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source | link

This was the first text set to me (over a decade ago) for HPS, History and Philosophy of Science (no prior philosophy classes):

Few can imagine a world without telephones or televisions; many depend on computers and the Internet as part of daily life. Without scientific theory, these developments would not have been possible.

In this exceptionally clear and engaging introduction to philosophy of science, James Ladyman explores the philosophical questions that arise when we reflect on the nature of the scientific method and the knowledge it produces. He discusses whether fundamental philosophical questions about knowledge and reality might be answered by science, and considers in detail the debate between realists and antirealists about the extent of scientific knowledge. Along the way, central topics in philosophy of science, such as the demarcation of science from non-science, induction, confirmation and falsification, the relationship between theory and observation and relativism are all addressed. Important and complex current debates over underdetermination, inference to the best explaination and the implications of radical theory change are clarified and clearly explained for those new to the subject.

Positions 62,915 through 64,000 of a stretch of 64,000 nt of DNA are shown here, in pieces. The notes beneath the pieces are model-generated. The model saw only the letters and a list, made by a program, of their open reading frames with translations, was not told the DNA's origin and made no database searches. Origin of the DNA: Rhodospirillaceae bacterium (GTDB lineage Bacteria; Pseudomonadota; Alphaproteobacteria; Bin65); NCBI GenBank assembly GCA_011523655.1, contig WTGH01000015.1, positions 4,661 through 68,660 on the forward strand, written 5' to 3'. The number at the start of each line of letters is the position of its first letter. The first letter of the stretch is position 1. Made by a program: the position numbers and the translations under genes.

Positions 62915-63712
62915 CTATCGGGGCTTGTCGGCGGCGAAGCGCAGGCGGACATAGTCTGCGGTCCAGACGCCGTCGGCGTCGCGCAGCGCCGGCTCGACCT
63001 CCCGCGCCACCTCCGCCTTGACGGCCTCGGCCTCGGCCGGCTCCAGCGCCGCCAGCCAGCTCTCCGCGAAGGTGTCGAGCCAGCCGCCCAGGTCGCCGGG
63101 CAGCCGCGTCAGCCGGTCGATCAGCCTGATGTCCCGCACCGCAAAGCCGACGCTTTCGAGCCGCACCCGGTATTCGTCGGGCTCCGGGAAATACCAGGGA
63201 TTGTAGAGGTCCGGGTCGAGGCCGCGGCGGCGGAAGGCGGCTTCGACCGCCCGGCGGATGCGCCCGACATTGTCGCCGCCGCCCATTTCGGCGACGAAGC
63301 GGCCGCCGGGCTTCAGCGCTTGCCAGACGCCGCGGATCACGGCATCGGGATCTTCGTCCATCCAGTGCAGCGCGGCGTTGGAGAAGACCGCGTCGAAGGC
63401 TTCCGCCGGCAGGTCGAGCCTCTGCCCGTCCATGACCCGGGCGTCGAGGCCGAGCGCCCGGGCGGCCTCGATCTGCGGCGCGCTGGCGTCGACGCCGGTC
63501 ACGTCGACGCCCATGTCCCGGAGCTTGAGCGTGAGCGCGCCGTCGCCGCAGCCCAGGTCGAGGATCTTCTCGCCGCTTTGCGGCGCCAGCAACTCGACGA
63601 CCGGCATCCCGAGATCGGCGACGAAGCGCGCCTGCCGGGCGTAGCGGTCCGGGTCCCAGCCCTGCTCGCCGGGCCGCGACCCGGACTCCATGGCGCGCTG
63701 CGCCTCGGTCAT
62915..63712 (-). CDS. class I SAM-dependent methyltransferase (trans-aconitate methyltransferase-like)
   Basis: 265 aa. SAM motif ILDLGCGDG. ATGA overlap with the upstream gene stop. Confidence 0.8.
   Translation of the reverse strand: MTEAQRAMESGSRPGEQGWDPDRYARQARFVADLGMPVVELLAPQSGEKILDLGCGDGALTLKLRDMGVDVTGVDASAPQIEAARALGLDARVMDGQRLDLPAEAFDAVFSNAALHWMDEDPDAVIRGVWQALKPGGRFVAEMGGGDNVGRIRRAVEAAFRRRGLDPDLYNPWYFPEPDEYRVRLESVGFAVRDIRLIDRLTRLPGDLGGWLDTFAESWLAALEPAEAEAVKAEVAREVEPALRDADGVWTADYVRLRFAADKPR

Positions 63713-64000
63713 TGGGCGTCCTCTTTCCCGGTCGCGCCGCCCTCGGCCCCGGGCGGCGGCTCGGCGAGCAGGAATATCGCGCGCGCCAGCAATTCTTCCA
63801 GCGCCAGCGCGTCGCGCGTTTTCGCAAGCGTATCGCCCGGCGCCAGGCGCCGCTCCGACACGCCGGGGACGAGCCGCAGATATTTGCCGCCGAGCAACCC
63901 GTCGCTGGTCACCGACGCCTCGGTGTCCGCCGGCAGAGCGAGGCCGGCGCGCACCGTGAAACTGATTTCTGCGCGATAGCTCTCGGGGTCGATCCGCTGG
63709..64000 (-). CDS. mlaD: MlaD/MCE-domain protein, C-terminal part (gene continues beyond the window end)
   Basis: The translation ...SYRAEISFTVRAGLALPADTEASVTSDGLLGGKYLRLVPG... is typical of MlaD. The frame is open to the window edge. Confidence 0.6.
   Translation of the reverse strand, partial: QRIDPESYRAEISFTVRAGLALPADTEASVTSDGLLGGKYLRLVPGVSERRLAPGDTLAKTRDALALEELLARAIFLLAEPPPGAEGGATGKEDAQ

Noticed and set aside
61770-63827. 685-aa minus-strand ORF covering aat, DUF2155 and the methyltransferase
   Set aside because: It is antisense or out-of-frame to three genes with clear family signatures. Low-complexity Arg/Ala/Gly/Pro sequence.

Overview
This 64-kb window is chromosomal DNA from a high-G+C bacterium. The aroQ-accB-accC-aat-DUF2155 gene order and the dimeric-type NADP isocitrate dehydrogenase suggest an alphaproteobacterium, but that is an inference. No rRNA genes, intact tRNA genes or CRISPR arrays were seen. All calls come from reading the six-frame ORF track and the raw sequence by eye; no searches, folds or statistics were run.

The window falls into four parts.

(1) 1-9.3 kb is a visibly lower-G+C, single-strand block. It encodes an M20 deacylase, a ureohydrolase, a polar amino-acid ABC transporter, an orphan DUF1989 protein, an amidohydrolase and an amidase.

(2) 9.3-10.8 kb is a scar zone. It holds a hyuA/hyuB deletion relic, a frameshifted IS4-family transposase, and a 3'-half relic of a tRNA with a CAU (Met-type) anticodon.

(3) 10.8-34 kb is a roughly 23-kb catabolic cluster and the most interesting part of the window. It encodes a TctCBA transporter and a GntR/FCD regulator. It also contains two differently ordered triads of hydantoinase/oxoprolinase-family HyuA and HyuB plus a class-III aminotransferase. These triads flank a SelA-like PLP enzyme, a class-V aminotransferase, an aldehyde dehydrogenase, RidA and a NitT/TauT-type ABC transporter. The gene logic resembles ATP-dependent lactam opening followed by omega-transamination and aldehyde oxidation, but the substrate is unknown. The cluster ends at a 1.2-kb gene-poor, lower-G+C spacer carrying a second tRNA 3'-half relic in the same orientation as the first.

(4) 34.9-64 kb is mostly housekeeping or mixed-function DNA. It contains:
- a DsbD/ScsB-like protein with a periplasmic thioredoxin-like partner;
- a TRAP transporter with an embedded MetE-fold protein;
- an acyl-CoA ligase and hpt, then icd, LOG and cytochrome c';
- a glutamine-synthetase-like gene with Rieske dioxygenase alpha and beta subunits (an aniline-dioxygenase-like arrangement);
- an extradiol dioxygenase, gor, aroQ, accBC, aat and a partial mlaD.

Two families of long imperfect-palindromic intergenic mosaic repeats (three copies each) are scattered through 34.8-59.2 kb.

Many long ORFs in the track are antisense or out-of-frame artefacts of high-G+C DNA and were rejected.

It annoyed me at the time, partly because I couldn't take it seriously due to the (it seemed) inane dialogue pages, between two philosophy students. But I would recommend it for philosophy of science (which I reckon is where 'it' is really at).